March 31, 2010
CHARLESTON -- The Medical University of South Carolina (MUSC) has announced the appointment of Etta D. Pisano, M.D. as the next dean of the College of Medicine, pending final approval by the Board of Trustees on April 9, 2010. Pisano was selected from a national pool of candidates and will succeed Jerry Reves, M.D., who steps down June 30, 2010 after nine years of service. Pisano will become the first woman to lead the MUSC College of Medicine, and one of only about a dozen female deans of medical schools in the United States.
"Dr. Pisano is one of the rising stars in academic medicine," said Dr. David Cole, MUSC Department of Surgery chairman and leader of the dean search committee. "She is a leader in every sense of the word and will help us build even greater excellence here in the years ahead."
Pisano has been a faculty member at the University of North Carolina for more than 20 years, where she is a Kenan Professor and serves as the vice dean for academic affairs of the School of Medicine. A leader in the field of mammography, Pisano was the principal investigator of a landmark study of digital mammography published in the New England Journal of Medicine in 2005. The results of that study, one of the largest investigations of breast cancer screening, demonstrated advantages of digital mammography for the detection of cancers in younger women.
"I am thrilled to be joining such an outstanding institution as the dean. My family and I are very excited about this opportunity," Pisano said.
A graduate of Dartmouth College and the Duke University School of Medicine, Pisano trained in radiology at the Harvard-affiliated Beth Israel Hospital. She has been the recipient of numerous grants from the National Institutes of Health and currently serves as the lead investigator for the $61 million Clinical and Translational Science Award to the University of North Carolina. She has been recognized as one of the top ten experts in women’s imaging and one of the 20 most influential people in radiology. Earlier this year, Pisano was elected to the prestigious Institute of Medicine of the National Academy of Sciences.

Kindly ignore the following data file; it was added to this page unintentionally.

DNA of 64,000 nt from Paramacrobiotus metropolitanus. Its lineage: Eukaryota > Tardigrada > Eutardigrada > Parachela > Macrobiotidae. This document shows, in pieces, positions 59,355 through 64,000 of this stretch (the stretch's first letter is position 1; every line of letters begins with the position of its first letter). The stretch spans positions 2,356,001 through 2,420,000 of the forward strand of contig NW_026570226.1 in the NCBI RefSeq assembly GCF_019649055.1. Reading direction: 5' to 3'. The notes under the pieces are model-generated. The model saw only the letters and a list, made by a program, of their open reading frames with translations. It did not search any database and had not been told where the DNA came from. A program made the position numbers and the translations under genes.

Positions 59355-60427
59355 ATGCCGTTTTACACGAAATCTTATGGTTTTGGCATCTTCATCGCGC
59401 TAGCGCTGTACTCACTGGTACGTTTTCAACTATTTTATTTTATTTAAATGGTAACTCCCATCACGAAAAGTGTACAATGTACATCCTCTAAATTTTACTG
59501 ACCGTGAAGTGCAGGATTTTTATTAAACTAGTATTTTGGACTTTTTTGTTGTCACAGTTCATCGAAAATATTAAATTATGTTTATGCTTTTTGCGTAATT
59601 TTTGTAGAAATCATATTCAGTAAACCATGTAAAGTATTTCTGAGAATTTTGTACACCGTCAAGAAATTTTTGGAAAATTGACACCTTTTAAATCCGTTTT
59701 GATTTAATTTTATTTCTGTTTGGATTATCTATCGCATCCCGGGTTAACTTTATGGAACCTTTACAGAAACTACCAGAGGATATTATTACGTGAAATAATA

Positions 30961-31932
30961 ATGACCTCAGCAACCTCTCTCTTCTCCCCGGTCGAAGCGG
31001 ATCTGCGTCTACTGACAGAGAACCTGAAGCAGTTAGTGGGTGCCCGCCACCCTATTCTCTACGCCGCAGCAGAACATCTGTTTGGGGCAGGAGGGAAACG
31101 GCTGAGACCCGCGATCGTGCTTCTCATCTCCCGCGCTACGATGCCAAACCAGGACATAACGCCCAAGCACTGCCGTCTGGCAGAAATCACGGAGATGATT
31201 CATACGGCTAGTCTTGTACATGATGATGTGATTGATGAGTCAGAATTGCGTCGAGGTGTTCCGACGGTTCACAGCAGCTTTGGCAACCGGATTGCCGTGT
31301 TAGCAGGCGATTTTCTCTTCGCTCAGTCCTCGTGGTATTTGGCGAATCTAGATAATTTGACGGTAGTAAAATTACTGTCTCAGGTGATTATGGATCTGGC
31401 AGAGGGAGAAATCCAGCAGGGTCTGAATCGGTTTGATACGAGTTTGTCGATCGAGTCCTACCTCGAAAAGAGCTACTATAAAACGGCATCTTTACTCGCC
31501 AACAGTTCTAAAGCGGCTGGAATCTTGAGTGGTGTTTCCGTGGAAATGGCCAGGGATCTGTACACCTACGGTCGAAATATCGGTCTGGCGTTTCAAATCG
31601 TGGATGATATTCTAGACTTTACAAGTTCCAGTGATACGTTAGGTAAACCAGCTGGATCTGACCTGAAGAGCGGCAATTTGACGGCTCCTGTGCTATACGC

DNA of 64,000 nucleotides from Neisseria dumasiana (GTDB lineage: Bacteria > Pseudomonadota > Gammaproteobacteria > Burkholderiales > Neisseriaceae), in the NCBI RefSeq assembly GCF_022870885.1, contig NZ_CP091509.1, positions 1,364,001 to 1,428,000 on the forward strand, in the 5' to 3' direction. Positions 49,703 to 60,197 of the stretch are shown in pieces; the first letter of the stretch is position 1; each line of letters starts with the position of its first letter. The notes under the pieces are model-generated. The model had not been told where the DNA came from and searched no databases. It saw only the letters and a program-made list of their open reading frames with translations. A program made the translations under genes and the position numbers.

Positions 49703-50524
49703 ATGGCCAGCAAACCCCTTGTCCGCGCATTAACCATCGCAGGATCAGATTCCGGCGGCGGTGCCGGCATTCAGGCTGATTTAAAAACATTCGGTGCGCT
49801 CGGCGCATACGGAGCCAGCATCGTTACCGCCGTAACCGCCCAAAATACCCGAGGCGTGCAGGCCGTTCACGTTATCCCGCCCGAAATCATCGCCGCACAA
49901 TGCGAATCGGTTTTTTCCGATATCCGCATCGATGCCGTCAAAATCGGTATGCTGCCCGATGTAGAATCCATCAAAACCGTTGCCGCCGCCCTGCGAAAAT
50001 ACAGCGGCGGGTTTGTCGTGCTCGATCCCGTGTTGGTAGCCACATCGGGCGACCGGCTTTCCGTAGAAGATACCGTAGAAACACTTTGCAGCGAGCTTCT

"We are very fortunate to have attracted Dr. Pisano to the Medical University," said MUSC President Ray Greenberg. "She is brilliant, hard-working, energetic, and entrepreneurial. She insists on the highest standards in her own work and in the work of others. She is the right person at the right time for this critical job."
In addition to her professional activities, Pisano is dedicated to her family and community service. In 2004, she was recognized as the Chapel Hill-Carrboro City Schools Volunteer of the Year, and the following year, she was selected for the Village Pride Award for hometown heroes. She is married to Jan Kylstra, M.D., a retinal surgeon who will join the MUSC Department of Ophthalmology faculty. Pisano and Kylstra have four children, Carolyn, James, Jonathan and Marijke.
Upon completing his term as dean, Reves, a Distinguished University Professor and cardiac anesthesiologist, will retire from full-time service. Under his leadership, the College of Medicine has enhanced research and clinical programs and has undertaken a complete revision of the educational curriculum. He will work part-time as a consultant in the areas of faculty development and clinical research.
Founded in 1824 in Charleston, The Medical University of South Carolina is the oldest medical school in the South. Today, MUSC continues the tradition of excellence in education, research, and patient care. MUSC educates and trains more than 3,000 students and residents, and has nearly 11,000 employees, including 1,500 faculty members. As the largest non-federal employer in Charleston, the university and its affiliates have collective annual budgets in excess of $1.7 billion. MUSC operates a 750-bed medical center, which includes a nationally recognized Children's Hospital, the Ashley River Tower (cardiovascular, digestive disease, and surgical oncology), and a leading Institute of Psychiatry. For more information on academic information or clinical services, visit www.musc.edu or www.muschealth.com.